A mixed-methods investigation of health professionals' perceptions of a physiological track and trigger system

Lydon, Sinéad
Byrne, Dara
Offiah, Gozie
Gleeson, Louise
O'Connor, Paul
Lydon, S., Byrne, Offiah, G., Gleeson, L., O Connor, P (2015) 'A Mixed-methods Investigation of Health Professionals' Perceptions of a Physiological Track and Trigger System'. Bmj Quality & Safety, .
Background Physiological track and trigger systems (PTTSs) regulate the monitoring of patients vital signs and facilitate the detection and treatment of deteriorating patients. These systems are widely used although compliance with protocol is often poor. Objective This study aimed to examine perceptions of a national PTTS amongst nurses and doctors and to identify variables that impact upon intention to comply with protocol. Methods A mixed-methods research design was employed. During the initial qualitative phase, 30 hospital-based nurses and doctors participated in a series of semi-structured interviews. During the subsequent quantitative phase, 215 nurses and doctors (24.1% response rate) responded to a questionnaire designed to assess attitudes towards the PTTS and factors that influence adherence to protocol. Results Interview data revealed largely positive attitudes towards the PTTS but highlighted a number of barriers to its implementation and indicated that it is sometimes a source of tension between doctors and nurses. Quantitative data confirmed the validity of these findings although nurses appeared to have more positive attitudes towards, and to perceive fewer barriers to, PTTS usage than were reported by the participating doctors. Conclusions These findings reveal that non-compliance with PTTS protocol is unlikely to be attributable to negative perceptions of PTTSs. Instead, there are a number of barriers to the implementation of the system. These findings suggest that interprofessional training in PTTSs is essential while increased support for PTTS implementation among senior doctors would also yield improved adherence to protocol.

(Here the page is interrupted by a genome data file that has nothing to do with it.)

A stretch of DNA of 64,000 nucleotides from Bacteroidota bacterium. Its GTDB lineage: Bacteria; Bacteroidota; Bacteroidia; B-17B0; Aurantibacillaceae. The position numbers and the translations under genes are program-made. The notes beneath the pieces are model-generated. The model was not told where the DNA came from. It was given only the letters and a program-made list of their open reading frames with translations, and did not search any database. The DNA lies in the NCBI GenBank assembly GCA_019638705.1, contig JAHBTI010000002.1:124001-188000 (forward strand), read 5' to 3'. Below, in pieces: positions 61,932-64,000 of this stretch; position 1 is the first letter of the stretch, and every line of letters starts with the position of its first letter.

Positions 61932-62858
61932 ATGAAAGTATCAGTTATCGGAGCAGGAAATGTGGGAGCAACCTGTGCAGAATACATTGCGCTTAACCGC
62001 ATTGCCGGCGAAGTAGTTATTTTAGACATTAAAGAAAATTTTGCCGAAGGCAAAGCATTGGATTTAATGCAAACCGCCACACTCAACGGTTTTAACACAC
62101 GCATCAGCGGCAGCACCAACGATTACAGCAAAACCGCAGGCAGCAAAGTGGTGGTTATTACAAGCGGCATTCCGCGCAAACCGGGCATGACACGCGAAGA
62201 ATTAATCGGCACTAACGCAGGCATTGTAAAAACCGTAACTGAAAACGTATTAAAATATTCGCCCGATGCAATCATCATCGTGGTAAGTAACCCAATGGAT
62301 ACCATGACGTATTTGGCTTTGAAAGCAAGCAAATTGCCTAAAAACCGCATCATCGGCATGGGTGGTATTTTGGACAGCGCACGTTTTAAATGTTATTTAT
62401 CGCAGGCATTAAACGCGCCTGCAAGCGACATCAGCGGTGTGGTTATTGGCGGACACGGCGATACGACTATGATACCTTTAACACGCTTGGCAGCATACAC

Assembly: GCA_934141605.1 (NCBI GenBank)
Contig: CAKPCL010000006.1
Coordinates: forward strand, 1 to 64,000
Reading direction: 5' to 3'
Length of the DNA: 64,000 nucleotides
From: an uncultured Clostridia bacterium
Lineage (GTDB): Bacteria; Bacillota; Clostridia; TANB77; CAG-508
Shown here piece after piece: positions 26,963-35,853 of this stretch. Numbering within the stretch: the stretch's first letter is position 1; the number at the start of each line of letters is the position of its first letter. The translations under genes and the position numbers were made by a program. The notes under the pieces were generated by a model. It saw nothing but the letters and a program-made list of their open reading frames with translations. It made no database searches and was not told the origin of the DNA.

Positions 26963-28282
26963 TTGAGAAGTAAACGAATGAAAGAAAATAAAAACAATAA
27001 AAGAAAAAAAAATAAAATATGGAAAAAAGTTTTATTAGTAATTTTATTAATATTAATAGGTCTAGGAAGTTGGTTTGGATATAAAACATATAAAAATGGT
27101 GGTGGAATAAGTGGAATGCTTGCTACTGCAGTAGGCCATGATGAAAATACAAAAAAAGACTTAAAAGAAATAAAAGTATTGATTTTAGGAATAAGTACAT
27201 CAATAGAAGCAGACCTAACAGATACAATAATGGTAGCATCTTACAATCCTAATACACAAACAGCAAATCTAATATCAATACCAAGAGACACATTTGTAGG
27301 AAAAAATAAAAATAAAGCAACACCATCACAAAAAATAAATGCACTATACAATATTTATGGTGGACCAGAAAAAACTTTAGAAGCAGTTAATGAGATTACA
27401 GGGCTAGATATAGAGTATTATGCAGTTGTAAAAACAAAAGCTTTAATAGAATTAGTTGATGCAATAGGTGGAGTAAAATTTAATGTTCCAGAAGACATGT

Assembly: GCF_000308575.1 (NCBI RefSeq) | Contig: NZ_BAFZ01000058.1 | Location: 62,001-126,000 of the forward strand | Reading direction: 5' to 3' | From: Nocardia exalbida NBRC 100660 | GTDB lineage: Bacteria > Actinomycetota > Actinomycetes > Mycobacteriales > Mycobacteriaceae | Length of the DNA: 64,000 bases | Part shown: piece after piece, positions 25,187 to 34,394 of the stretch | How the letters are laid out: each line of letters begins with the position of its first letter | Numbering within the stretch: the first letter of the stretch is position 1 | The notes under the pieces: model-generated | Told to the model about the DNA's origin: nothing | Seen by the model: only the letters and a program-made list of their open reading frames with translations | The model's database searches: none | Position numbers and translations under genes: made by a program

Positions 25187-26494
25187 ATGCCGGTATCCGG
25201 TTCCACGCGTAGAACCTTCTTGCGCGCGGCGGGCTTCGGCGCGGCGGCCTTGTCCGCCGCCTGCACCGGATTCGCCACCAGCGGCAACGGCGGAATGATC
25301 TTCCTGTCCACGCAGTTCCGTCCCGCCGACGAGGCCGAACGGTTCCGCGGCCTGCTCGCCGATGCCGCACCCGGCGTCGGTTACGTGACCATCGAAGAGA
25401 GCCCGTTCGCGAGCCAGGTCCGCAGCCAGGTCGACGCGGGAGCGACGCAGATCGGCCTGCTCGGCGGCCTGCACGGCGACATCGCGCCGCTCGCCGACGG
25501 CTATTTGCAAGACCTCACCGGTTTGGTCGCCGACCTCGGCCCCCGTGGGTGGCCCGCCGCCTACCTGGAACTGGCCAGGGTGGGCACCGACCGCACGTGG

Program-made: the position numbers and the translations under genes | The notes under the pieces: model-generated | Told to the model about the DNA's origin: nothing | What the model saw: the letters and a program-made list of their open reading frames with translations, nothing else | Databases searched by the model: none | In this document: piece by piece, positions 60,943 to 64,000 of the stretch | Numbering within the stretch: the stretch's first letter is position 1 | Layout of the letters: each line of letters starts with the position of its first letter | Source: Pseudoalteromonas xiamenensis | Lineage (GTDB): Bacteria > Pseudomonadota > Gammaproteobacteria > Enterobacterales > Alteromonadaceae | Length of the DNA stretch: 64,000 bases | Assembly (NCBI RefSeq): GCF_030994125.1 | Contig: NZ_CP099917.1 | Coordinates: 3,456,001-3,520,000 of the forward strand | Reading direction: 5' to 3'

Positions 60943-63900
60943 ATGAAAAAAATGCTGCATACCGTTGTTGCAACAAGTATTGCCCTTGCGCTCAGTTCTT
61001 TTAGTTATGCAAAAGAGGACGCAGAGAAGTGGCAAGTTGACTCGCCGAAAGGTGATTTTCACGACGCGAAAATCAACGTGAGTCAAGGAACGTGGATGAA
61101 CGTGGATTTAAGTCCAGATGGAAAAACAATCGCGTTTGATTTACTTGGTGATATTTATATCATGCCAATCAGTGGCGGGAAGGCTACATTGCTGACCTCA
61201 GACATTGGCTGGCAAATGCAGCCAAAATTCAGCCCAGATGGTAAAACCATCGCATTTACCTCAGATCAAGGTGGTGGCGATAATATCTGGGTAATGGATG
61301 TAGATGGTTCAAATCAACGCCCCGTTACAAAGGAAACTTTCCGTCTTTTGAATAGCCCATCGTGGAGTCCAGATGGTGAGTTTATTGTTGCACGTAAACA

BMJ Publishing Group
Publisher DOI
Attribution-NonCommercial-NoDerivs 3.0 Ireland